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Clinical Note
February 2004

Acute Vestibular Neuritis Visualized by 3-T Magnetic Resonance Imaging With High-Dose Gadolinium

Author Affiliations

From the Departments of Otorhinolaryngology–Head and Neck Surgery (Drs Karlberg and Magnusson) and Diagnostic Radiology (Dr Annertz), Lund University Hospital, Lund, Sweden. The authors have no relevant financial interest in this article.

Arch Otolaryngol Head Neck Surg. 2004;130(2):229-232. doi:10.1001/archotol.130.2.229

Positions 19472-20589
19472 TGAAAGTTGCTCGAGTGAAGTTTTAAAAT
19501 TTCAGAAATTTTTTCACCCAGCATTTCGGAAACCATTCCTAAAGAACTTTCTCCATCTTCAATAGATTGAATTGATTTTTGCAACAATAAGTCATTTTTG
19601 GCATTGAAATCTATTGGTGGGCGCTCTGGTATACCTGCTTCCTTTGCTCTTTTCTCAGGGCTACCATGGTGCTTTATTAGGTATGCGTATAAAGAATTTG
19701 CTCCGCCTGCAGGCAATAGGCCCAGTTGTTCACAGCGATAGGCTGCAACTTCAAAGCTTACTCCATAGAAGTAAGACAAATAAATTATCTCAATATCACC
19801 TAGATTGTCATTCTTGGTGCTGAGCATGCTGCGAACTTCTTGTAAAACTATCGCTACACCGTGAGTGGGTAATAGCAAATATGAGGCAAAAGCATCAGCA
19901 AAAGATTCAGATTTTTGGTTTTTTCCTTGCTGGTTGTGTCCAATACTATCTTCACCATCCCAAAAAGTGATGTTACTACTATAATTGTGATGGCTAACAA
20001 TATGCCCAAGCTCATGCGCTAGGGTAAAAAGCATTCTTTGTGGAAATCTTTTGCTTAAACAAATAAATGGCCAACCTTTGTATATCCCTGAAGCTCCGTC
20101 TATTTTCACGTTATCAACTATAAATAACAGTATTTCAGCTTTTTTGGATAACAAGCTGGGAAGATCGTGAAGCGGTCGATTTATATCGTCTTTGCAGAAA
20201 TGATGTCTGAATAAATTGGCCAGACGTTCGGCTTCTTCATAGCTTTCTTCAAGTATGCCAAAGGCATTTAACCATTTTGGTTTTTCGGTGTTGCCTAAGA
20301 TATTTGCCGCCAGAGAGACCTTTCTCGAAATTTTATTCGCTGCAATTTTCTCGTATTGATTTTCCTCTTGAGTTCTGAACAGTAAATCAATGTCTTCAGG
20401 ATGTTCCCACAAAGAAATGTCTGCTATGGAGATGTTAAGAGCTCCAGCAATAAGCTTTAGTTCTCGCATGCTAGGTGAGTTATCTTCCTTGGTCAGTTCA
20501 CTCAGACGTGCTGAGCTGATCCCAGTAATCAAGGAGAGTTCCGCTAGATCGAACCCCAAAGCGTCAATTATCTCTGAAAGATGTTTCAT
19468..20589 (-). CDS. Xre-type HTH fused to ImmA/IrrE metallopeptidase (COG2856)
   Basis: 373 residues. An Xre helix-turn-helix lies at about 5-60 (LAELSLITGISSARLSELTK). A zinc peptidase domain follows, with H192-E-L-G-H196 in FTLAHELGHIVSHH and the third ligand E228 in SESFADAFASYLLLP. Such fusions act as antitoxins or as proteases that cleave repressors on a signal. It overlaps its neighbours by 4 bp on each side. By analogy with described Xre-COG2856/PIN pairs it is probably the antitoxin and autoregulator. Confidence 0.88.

Sudden idiopathic unilateral loss of vestibular function without other signs or symptoms is called acute vestibular neuritis. It has been suggested that reactivation of human herpes simplex virus 1 could cause vestibular neuritis, Bell palsy, and sudden unilateral hearing loss. Enhancement of the facial nerve on gadolinium-enhanced magnetic resonance imaging (MRI) is a common finding in Bell palsy, but enhancement of the vestibular nerve has never been reported in acute vestibular neuritis. We present 2 consecutive cases of acute vestibular neuritis where high-field-strength MRI (3.0 T) with high-dose (0.3 mmol/kg of body weight) gadolinium–pentetic acid showed isolated enhancement of the vestibular nerve on the affected side only. These findings support the hypothesis of a viral and inflammatory cause of acute vestibular neuritis and might have implications for its treatment.